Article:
Ottawa mulling new ombudsperson to field concerns over online harms: source

Click to play video: 'Trudeau says bill to protect kids from online harm is coming next week'
Trudeau says bill to protect kids from online harm is coming next week
WATCH: Prime Minister Justin Trudeau said at an Edmonton news conference on Wednesday that legislation to protect Canadians against online harm is coming next week, which he says will be focused on protecting children – Feb 21, 2024

The federal government’s evolving plan to help protect Canadians from harm online could include a new ombudsperson to field public concerns and a regulator that would oversee the conduct of internet platforms.

The new positions would be established as a part of the forthcoming online-harms legislation, which the government is currently hoping to announce by April, said one senior official with knowledge of the plan.

“It’s very nearly ready to go,” said the source, who has seen a draft of the legislation. The source spoke on condition of anonymity in order to discuss details that have yet to be made public.

Online safety and technology experts have for months been pressuring the governing Liberals to present their long-promised legislation aimed at protecting Canadians, and in particular minors, from online harms.

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Canadian children are currently less protected than kids living in the United Kingdom, the European Union and Australia, where such laws currently exist, they warn.

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Prime Minister Justin Trudeau first promised the measure during the 2019 election campaign, but a bill targeting online hate speech died on the order paper when he triggered an early election in 2021.

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Justice Minister Arif Virani would be the one to introduce the new bill, which he has vowed would strike the right balance between offering protections to Canadians while upholding the right of freedom of expression.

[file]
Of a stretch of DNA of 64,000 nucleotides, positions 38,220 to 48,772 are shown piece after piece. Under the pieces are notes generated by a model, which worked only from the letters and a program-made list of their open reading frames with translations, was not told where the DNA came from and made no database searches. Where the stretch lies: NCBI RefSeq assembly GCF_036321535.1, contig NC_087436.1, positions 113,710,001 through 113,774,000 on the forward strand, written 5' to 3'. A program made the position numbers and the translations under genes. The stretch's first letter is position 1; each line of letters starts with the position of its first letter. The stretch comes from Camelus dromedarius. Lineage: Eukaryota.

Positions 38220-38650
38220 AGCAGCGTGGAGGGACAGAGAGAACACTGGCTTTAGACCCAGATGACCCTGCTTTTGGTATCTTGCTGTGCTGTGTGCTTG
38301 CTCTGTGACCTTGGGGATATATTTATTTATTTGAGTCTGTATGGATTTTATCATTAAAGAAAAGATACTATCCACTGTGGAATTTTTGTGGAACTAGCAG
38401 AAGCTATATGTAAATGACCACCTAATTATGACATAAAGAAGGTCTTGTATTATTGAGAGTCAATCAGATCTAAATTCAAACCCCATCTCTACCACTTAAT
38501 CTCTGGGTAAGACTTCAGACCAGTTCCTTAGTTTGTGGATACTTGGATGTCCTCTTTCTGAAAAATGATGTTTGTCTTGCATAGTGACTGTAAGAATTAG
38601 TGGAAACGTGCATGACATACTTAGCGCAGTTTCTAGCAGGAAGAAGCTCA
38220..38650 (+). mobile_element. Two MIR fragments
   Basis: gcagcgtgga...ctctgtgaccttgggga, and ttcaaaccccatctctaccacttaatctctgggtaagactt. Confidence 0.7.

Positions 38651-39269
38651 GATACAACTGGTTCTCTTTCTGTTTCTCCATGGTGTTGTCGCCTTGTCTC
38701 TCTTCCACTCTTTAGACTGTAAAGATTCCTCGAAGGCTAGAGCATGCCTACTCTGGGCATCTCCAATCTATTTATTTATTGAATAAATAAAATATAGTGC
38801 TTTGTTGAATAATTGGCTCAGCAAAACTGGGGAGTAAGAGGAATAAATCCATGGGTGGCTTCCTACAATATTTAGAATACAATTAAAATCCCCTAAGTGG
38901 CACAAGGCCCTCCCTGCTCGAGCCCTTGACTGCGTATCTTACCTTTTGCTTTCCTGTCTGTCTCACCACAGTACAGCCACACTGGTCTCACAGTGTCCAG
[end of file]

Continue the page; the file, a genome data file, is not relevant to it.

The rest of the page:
Privacy experts and civil liberties groups roundly criticized the government’s proposal from 2021, which included a requirement that gave online platforms just 24 hours to remove content flagged as harmful.

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Such a threshold would have risked encouraging companies to take an overly cautious approach, removing acceptable material pre-emptively for fear of running afoul of the rules, they warned.

Organizations like the National Council of Canadian Muslims also expressed concerns that efforts to target terrorist-related online content — one of the bill’s stated goals, according to Trudeau — could disproportionately impact its members.

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The government ultimately went back to the drawing board and assembled a new group of experts to advise it on how best to proceed.

That advice included establishing a regulatory role that would hold online platforms accountable for the content they host and impose penalties on services that fail to do so.

The proposed regulator would have a mandate to ensure online giants comply with federal law, the official said.

The government is also planning to establish a new ombudsperson whose job would be to field concerns from ordinary Canadians who encounter problematic material or scenarios online.

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In a recent speech to the Canadian Bar Association, Virani said he was confident the government could legislate measures to promote an online world where “users can express themselves without feeling threatened or fuelling hate.”

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“It also means requiring online services to address and mitigate the risk of such harmful content on their platforms, as well as to give users tools and resources to report harmful content and seek help,” he said.

Conservative Leader Pierre Poilievre has already signalled his concerns with the idea of a new regulator, because it would raise questions about who the government would appoint to fill such a role.

He has accused the Liberals of promoting censorship through previous laws that sought to regulate social media giants.

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